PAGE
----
JACKSON: For me? I’m trying to remember. The first time I ever saw one was in 1986 and I just thought they were so exotic. I had never seen any bird like that. But I’m a latecomer. I’m an adult onset bird person, so I’m the kind of person that was originally so stupid about birds that when I saw a great blue heron for the first time, I thought it had to be a super-endangered, prehistoric bird. Of course, now you go out on any river and you see tons of them.
But the puffins were captivating right at the start, like they are for many people, by their color and also by just knowing the story. This is a bird that was hunted in Maine down to its last two to four birds, depending on the historical record you read, by fishermen and coastal dwellers who were hungry for either the birds’ meat or their eggs.
There’s a common misconception that the hunting was for the millinery trade.
MILLER: That’s fancy hats?
JACKSON: Fancy hats, yeah. And that was the rage in the 1800s, but those feathers tended to have come from gulls, herons, and terns.
MILLER: Was there a huge uproar from Mainers that this bird that was very common off the coast of Maine, all of a sudden went the way of the dodo? Were people outraged?
JACKSON: In our research for the book, there was no documentation of any outrage. Like a lot of extinctions, I’m sure when they took off the last one, they didn’t realize they took the last one. So, as they got decimated, there was no “Puffin Society” to look out for them, except for those last two and what became the beginnings of the Audubon Society realized those were the last two to four birds and began an active program of paying a warden to wave a gun at poachers to preserve those last birds.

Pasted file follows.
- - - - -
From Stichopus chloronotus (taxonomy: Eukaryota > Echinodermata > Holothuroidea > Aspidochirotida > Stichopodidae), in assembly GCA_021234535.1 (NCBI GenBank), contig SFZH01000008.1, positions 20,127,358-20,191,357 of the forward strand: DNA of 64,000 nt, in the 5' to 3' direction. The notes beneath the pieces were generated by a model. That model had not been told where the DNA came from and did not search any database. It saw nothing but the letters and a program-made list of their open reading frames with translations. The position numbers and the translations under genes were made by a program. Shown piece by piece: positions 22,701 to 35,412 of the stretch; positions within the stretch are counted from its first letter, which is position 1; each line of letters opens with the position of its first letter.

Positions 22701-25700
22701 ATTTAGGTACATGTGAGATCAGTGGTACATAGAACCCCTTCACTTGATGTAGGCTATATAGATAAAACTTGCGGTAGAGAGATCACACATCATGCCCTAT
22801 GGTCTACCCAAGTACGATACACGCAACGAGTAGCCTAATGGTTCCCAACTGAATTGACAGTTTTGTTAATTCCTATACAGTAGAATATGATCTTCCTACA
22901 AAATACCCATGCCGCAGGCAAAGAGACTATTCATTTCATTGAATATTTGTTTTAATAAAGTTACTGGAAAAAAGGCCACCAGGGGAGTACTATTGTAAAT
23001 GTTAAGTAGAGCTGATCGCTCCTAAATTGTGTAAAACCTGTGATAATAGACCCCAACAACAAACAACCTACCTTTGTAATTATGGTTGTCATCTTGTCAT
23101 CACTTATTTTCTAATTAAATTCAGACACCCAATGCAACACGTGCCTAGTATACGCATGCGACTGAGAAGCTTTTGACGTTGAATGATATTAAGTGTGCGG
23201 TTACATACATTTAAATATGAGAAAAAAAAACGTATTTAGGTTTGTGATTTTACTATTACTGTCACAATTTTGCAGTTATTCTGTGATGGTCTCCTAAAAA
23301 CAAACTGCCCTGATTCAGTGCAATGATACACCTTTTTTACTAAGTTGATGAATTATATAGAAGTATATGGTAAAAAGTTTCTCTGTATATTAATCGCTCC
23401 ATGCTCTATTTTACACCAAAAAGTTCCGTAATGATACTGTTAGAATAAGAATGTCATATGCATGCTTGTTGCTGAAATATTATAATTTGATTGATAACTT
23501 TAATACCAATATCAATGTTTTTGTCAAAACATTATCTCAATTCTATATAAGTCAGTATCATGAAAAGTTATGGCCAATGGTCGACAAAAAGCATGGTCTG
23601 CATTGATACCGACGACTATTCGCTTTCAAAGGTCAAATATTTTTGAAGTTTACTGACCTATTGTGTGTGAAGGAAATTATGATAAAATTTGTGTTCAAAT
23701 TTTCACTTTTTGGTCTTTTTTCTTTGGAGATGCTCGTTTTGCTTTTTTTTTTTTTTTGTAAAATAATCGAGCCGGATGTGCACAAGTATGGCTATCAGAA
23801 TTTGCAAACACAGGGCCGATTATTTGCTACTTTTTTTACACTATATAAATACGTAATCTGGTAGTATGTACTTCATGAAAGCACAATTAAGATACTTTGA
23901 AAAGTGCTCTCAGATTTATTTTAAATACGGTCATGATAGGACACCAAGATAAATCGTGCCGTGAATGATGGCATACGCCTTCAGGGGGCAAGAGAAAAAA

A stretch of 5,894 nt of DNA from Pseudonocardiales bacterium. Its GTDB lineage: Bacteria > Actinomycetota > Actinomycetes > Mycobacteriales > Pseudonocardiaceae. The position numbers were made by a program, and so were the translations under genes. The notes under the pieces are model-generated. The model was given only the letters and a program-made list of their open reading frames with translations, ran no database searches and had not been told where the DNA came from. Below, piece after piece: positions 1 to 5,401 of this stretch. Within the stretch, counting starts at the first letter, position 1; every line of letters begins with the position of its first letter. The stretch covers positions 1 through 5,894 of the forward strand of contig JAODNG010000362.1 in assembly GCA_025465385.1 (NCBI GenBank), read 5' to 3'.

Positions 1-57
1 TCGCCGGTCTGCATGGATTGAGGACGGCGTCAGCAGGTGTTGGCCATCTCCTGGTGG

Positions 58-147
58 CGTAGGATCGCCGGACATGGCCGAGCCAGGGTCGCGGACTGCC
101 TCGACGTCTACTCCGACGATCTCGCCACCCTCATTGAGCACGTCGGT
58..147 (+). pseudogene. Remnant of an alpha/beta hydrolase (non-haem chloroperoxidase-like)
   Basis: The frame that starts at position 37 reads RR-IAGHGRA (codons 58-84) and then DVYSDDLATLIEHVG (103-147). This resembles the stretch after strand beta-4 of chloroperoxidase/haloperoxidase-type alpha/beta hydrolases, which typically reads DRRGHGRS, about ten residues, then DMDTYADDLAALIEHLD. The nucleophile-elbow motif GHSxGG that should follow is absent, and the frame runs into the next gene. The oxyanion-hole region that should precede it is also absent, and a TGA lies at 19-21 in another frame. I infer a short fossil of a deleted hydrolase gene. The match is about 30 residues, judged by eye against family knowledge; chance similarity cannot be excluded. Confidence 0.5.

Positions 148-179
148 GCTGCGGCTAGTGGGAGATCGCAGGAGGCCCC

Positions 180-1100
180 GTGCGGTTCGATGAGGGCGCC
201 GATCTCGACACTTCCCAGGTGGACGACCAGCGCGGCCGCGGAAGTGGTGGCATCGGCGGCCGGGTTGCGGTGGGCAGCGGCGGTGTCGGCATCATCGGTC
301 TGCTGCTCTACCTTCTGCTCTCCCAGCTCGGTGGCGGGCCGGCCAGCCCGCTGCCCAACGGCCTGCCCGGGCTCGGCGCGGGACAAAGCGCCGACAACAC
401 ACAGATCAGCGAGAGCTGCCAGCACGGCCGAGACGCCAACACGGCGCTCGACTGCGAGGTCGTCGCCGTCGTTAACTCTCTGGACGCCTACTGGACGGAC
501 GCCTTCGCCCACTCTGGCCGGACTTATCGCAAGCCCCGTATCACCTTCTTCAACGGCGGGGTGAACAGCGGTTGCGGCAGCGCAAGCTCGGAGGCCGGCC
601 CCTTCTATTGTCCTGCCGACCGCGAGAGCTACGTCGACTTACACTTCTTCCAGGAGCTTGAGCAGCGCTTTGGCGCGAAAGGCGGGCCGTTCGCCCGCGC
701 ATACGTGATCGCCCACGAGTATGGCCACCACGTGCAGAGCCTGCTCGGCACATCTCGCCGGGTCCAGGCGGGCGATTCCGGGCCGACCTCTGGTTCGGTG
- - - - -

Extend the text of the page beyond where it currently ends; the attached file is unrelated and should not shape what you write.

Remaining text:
MILLER: I’m really curious what drew you to this story. You’ve made a career as a Boston Globe columnist, you’re a highly-acclaimed journalist—Pulitzer Prize finalist. You’ve covered the most important topics in our society from gun control to politics to education, racial inequality and then now you’re doing a lot of work reporting on puffins right now and also climate change. So, what shifted you to reporting about puffins?
JACKSON: Puffins are a really wonderful, feel-good story about what we can do to repair what we’ve destroyed. And as I’ve mentioned, puffins were down to two to four birds in Maine around 1902, 1903. And people got used to there not being any puffins. The historical memory of puffins was completely lost when Steve Kress came along as a young bird instructor and he happened to stumble upon a passage that said puffins existed on these islands in Maine.
So, he got it in his head to try to bring them back. And we can get into that later. Also for me, besides the puffin, it was also a great story on young adults who are committed and engaged in repairing the planet. Steve could not have done this project without the—now today, of nearly—so now the project is forty-six years old. He’s had hundreds, probably around 600, maybe, interns over the years who have helped preserve this bird. So, for me, it’s also a story of hope that of succeeding generations caring enough to continue the work.